Half measures do not work, and are actually a part of staying deeply stuck.
But nothing. The splinter feeling is there, for all of us, because the common, “blue pill” version of the world simply does not hold. The cosmos is not a celestial candy store, just filled with goodies for you to “manifest.” It’s not up to others to do what you want them to. It’s not about who you know, where you work, or even what you create — if you think any of that stuff will last, dream on, dream on.
The only way out is 100% commitment to removing the straight-jacket of delusion by taking 100% responsibility for yourself, and 0% responsibility for correcting, directing, or demanding anything of another.
Morpheus: Neo, sooner or later you’re going to realize just as I did that there’s a difference between knowing the path and walking the path.
So, what’s really the point of it all? Coming into full self-awareness, which in a sense means seeing through the games. It’s accepting that you are the creator of every iota of your reality, and you do so by and through your judgements, attractions, and aversions. Once you see that the world you have is the one you are making, you can ease up, drop the judgements and interpretations, and open yourself to the path of simply and fully being.
What I mean is, you begin to immerse yourself in the experience of living your life, with full attention, absolute dedication, and no investment in outcome.
Can this be done? Of course. Moment by moment. It looks like active attentiveness, without desire for life, situations, people, or “what’s happening” to be any different than it is.
This is not surrender or not caring. Because of this focus, you may tirelessly invest your time and energy into anything. But you will do so from a full commitment perspective, not from “Somebody should do something about this!”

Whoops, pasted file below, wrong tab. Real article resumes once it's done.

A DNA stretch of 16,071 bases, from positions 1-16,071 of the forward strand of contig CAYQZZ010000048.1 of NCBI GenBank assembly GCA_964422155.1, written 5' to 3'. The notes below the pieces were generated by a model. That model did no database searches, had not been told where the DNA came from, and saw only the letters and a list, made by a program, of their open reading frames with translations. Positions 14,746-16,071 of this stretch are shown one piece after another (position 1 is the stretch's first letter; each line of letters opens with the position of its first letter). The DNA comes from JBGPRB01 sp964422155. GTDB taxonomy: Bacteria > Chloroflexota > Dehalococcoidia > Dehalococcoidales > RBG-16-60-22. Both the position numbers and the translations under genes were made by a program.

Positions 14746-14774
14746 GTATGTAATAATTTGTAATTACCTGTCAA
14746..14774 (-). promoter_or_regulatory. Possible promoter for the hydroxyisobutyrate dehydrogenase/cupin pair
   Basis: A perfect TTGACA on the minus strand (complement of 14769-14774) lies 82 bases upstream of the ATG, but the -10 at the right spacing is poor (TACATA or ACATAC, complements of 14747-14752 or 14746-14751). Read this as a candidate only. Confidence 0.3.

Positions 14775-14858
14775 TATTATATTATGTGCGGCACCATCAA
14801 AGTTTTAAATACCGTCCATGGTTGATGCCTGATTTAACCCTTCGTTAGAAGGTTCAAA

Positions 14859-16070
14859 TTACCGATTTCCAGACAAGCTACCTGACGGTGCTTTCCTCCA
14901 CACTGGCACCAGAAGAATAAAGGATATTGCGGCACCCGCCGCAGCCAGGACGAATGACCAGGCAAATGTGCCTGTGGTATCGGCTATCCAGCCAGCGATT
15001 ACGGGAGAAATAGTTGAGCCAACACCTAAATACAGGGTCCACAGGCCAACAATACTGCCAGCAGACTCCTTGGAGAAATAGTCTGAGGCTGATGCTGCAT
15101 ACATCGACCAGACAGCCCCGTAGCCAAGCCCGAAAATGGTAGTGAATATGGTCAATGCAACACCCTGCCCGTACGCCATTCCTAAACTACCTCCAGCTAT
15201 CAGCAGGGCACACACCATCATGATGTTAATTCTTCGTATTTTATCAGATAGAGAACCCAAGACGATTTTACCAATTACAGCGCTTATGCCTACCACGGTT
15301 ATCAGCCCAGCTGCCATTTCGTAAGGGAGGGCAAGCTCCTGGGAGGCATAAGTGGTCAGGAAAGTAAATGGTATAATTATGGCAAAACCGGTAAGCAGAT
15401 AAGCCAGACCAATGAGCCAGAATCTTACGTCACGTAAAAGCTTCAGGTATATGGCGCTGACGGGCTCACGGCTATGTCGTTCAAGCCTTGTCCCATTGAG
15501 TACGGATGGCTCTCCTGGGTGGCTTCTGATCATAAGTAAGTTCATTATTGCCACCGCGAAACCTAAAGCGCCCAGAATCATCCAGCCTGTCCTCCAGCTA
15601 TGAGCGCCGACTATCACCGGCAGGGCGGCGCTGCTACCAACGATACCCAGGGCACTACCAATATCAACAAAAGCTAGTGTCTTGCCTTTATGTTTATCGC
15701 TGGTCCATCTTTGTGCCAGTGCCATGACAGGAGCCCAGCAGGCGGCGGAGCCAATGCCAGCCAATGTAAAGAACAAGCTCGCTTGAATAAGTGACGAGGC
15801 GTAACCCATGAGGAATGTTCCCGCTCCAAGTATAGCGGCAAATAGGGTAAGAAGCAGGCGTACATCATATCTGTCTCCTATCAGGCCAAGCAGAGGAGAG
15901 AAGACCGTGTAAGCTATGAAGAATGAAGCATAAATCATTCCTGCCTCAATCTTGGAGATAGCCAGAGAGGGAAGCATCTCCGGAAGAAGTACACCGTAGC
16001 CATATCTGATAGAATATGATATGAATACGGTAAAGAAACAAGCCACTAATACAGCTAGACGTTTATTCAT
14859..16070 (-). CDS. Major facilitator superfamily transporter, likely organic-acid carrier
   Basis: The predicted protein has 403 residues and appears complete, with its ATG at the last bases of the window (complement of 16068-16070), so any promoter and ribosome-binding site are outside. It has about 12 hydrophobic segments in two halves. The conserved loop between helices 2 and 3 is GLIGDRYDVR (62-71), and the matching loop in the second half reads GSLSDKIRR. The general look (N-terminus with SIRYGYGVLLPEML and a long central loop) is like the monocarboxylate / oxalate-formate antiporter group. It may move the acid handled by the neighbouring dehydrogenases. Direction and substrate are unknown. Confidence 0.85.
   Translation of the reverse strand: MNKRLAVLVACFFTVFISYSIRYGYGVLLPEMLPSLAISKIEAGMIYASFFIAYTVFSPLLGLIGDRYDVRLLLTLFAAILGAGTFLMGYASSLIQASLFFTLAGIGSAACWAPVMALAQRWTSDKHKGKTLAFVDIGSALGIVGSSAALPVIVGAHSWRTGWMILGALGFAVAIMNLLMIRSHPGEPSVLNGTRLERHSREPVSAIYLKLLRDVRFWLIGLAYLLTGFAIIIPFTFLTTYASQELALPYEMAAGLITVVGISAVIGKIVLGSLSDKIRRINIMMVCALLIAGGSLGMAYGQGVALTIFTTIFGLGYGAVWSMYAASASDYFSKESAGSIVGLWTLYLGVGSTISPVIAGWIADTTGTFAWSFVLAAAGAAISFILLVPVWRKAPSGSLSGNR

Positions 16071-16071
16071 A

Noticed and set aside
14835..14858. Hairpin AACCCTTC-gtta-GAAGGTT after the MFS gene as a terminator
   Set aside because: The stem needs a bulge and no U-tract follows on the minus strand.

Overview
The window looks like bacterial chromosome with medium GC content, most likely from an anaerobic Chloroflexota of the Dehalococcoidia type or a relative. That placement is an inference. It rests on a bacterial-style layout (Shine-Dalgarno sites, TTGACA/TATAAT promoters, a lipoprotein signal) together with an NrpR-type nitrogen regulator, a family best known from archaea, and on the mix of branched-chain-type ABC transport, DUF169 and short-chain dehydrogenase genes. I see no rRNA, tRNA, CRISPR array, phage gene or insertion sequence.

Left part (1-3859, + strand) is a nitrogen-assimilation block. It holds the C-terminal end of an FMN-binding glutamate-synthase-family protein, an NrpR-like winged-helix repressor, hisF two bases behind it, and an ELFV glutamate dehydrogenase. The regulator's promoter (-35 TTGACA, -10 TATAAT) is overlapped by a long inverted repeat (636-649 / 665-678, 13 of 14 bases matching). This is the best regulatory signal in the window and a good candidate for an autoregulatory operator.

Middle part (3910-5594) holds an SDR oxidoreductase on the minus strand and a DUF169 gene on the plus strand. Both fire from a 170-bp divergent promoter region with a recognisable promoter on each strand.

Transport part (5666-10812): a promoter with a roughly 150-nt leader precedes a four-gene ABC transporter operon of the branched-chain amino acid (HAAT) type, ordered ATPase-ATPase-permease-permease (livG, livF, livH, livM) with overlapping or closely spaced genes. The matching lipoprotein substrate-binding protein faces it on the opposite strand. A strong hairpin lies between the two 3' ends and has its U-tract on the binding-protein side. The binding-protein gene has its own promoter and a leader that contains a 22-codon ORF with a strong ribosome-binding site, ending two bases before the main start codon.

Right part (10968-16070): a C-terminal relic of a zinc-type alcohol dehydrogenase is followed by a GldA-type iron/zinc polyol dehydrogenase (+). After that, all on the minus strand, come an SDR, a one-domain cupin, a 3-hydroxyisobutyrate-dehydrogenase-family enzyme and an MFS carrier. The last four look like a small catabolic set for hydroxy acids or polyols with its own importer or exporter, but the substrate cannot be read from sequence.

Here’s how it appears:
When observed from an ordinary point of view, enlightened beings may seem insane because they don’t negotiate, they cannot be lured or swayed by material gain, they don’t get bored, they don’t look for thrills, they have no face to lose, they do not conform to rules of etiquette, they never employ hypocrisy or personal gain, they never do things to impress people, and they don’t display their talents and powers just for the sake of it.
But if it benefits others, these saints will do anything necessary…
What Makes You Not a Buddhist, p 104
This is life lived without games, illusion, or restriction.
It’s living life full bore, experiencing it all, not holding back, blocking yourself, depriving yourself of experience for propriety’s sake. It’s a commitment to move heaven and earth so that others might awaken too, but without getting your ego involved in whether others choose to join you or not. (This would be one I deal with all the time, sometimes elegantly, sometimes not so much.)
If this kind of living, this kind of freedom appeals to you, stay tuned! I’ll be talking about the practicalities of this in the weeks to come.